Denmark Is Open to Selling Stakes in State Assets, Minister Says

  • Dong ownership only makes sense if focus is Denmark: minister
  • Danish finance minister unveils red lines in asset planning

Denmark’s government, which owns stakes in 27 companies including Dong Energy A/S and SAS AB, is prepared to sell off everything that doesn’t affect its ability to protect critical infrastructure.

Though there are currently no concrete plans to move ahead with a specific divestment, the administration is “clearly open” to selling, Finance Minister Kristian Jensen said in an interview in his Copenhagen office on Friday, less than three weeks after his appointment.

Denmark’s cabinet, formed after the one-party center-right government became a three-party coalition last month, has made it a goal not to own companies that compete with private businesses. Jensen says he doesn’t have a list of firms the government wants to sell, but he’s drawn a red line around operations that are vital to safeguarding a well-functioning infrastructure.

“Both the government and a majority of lawmakers must be ready for it and we must also await the market, whether there’s a buyer,” the 45 year-old minister said.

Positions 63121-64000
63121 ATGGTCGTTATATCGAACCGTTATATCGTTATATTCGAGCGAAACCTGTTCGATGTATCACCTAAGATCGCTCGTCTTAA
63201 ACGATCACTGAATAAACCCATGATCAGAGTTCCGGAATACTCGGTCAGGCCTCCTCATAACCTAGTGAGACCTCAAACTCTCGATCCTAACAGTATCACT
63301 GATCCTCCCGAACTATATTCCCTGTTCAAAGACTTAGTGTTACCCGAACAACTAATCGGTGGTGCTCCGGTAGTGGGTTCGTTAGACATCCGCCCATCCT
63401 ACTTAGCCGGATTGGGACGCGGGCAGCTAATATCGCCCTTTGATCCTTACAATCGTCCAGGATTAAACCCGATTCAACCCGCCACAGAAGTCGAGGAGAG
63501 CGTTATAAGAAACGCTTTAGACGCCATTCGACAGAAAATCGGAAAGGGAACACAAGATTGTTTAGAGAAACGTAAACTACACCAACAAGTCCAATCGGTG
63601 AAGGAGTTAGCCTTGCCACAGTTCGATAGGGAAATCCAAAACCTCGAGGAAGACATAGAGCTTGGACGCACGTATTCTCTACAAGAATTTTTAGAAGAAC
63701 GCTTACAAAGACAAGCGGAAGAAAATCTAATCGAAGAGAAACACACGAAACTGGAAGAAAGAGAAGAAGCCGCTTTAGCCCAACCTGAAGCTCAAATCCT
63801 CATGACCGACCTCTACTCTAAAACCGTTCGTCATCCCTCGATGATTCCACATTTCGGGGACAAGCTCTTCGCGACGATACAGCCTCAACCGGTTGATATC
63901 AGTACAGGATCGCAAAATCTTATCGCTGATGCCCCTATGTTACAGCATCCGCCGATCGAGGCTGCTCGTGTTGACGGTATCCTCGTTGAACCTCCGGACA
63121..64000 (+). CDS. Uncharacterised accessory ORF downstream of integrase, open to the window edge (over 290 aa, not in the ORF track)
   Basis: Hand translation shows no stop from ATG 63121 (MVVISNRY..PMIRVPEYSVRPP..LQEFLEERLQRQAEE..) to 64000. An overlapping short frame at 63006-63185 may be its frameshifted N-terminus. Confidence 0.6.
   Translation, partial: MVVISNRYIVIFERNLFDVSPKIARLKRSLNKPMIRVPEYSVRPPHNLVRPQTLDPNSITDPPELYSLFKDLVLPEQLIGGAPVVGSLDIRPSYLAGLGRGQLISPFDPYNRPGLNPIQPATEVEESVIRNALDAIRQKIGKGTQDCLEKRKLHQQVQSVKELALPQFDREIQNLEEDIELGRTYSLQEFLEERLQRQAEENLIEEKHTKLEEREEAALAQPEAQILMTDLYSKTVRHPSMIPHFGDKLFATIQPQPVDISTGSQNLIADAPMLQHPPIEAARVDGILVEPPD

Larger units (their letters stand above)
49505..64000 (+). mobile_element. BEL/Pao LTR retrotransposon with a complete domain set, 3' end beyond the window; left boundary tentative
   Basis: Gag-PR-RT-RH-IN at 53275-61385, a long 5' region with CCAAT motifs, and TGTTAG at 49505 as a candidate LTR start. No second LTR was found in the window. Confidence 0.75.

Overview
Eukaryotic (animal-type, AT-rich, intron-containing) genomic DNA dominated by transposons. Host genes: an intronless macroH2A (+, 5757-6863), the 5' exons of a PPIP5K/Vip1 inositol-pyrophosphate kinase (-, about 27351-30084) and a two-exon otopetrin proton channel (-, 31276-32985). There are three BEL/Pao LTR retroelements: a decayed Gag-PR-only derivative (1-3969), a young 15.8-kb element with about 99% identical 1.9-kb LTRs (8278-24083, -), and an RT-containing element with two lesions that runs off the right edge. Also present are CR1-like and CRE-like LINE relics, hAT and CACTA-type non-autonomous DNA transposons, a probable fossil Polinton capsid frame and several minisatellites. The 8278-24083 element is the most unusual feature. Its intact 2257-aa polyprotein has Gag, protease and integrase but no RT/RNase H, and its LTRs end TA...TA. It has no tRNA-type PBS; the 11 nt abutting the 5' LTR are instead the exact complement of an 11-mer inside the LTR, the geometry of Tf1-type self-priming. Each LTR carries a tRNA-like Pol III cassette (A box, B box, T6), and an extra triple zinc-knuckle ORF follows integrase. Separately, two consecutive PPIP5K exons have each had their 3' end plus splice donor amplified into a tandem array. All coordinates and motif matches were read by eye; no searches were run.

Denmark also holds stakes in the Copenhagen airport, the national rail operator and the national lottery. It holds a 14 percent stake in pan-Scandinavian carrier SAS. The Swedish and Norwegian governments in October cut their stakes and said they ultimately plan to end their ownership of airline.

Read more: Sweden, Norway cut SAS stakes in move that may spur bid interest

Denmark earlier this year reduced its stake in Dong Energy in connection with a June initial public offering, valuing the utility at $15 billion. The company, which also operates offshore wind parks, dominated media headlines in 2014, when a junior coalition member quit the previous government in protest after Goldman Sachs was allowed to buy a stake.

Jensen said he has no concrete plans to sell more of Dong but added there are no guarantees the government will hold on to its majority stake. If Dong “becomes more of an international energy supplier,” government ownership would “no longer make sense,” he said.

Before it's here, it's on the Bloomberg Terminal.
LEARN MORE